Figure 1. The southern Big Sur Coast partially obscured by a bank of clouds. 1, "Cape San Martin;" 2, "Outer Piedras Blancas;" 3, "Piedras Blancas Lighthouse, NW. by N. .5 miles;" 4, "Inner Piedras Blancas."
The Landfall. The mountains, which had fallen back behind Los Esteros [Estero Bay], gradually approach the coast north of San Simeon; and about six to eight miles northwest of the Piedras Blancas the rolling lands terminate abruptly at the base of the southern angle of the Sierra Santa Lucia,* which runs to Point Carmel [Point Lobos] and forms the boldest and most compact shore on the California or Oregon Coasts. The range attains a nearly uniform elevation of four thousand feet, with peaks toward the northern end [in the central section] of five and even six thousand feet. From their abrupt faces we have seen cascades falling from heights of forty or fifty feet directly into the sea.
*Named Las Sierra Nevadas in 1542 by Cabrillo, who placed them in latitude thirty-seven and a half degrees. In December, 1602, Vizcaino named them the Sierra Santa Lucia, and says that they are the usual landfall for the ships from China. On his chart he has the legend for this part of the coast: Costa de sierras dobladas de mucha arboleda. In 1769 Father Junipero Serra's party [the Portola expedition; Serra arrived later by sea] came upon this barrier, and Don Miguel Constanzo [Costanso], the engineer, determined the latitude of the southern foot of the Sierra Santa Lucia 35° 45' "; a good approximation.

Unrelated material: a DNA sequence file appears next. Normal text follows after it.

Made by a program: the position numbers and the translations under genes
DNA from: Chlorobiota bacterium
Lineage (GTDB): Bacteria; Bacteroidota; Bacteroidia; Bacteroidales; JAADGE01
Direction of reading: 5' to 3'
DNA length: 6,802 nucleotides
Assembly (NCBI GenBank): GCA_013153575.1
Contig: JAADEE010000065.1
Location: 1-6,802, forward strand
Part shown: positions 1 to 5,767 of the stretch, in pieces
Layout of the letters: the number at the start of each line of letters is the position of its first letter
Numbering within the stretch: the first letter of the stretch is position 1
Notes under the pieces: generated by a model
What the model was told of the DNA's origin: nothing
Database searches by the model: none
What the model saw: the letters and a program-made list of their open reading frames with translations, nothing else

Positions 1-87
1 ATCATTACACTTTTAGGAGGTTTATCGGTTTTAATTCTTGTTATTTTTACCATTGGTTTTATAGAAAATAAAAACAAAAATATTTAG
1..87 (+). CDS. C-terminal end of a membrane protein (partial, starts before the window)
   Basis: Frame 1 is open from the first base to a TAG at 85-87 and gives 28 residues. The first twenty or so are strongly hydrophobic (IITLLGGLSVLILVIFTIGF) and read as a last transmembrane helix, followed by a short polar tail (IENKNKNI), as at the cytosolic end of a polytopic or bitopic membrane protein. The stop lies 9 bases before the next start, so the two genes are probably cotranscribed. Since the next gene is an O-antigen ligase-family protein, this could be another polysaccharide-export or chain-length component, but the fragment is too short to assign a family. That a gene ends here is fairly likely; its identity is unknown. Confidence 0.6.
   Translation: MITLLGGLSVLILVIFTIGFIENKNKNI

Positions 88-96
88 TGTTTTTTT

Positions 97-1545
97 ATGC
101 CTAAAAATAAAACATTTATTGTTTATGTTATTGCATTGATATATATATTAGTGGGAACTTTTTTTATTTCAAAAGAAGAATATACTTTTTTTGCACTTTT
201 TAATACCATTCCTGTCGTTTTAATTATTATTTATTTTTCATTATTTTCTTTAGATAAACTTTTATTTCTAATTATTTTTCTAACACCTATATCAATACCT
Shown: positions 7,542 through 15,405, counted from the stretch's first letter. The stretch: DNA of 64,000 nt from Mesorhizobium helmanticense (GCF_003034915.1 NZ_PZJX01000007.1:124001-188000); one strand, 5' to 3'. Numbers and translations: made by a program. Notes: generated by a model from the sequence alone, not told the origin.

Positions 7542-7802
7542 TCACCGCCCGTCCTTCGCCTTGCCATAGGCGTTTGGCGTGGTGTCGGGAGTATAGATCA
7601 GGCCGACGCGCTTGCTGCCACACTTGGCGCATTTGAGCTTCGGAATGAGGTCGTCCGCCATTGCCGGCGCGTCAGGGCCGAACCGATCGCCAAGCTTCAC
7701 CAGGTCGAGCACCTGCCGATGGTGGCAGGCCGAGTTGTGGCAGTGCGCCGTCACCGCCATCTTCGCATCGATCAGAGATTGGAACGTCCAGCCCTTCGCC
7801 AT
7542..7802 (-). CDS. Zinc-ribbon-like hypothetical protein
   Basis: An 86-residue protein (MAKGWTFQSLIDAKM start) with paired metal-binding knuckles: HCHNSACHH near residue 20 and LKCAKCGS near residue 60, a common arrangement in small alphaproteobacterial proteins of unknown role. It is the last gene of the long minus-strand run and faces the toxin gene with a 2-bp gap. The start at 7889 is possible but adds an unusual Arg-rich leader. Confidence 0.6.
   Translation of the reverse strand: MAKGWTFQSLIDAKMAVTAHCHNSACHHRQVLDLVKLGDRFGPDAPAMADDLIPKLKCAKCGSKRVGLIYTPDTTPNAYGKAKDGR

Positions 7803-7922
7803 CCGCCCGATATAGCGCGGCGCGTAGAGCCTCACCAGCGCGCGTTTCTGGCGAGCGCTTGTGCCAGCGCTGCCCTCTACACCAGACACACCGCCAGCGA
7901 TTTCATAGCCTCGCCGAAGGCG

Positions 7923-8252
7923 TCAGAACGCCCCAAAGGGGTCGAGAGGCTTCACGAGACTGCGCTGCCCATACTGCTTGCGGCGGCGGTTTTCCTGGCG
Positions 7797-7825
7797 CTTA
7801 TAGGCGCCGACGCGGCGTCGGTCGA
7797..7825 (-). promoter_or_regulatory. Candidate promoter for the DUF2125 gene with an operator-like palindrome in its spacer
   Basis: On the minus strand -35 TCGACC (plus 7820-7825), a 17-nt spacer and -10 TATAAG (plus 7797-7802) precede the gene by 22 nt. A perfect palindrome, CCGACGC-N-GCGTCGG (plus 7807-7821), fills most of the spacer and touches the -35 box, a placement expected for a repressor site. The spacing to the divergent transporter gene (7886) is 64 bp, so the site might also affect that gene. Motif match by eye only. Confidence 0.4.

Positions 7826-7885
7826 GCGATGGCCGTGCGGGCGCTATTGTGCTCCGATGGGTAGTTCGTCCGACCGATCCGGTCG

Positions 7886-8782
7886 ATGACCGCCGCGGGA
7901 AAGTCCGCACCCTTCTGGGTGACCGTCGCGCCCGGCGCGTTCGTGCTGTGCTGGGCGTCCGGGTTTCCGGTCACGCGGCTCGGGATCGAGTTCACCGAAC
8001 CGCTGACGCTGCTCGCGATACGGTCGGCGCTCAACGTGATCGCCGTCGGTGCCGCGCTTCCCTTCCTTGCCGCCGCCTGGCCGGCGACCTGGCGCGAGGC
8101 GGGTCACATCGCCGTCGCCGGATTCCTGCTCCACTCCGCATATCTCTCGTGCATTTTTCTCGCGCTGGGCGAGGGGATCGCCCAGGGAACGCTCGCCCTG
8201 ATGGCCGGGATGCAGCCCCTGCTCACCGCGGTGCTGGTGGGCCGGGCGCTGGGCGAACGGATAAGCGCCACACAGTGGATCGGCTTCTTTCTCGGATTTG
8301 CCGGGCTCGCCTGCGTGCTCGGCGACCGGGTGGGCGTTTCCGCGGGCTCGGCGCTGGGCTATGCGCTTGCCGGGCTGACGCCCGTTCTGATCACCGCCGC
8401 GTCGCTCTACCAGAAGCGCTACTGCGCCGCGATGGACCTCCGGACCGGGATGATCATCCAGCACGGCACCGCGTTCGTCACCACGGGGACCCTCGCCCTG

Figure 2. The portion of the Vizcaino chart that includes the Big Sur Coast. The legend along the coast in the center is Costa de sierras dobladas de mucha arboleda, which I translate as: "Coast of rugged and much wooded mountains." To the upper right is the Monterey Peninsula, and the legend in the bay is Puerto de Monterrey, "Port of Monterrey" (in its original spelling). At the tip of the peninsula the legend is Punta de Pinos, "Point of Pines." The roundish protrusion on the coast between the peninsula and the Costa de sierras is Point Sur, with the accompanying legend Punta q parece isla, i.e., "Point appearing to be an island." In the lower left is a highly exaggerated representation of Estero Bay, with Moro Rock appearing far off shore. Reproduced from Mathes (1968).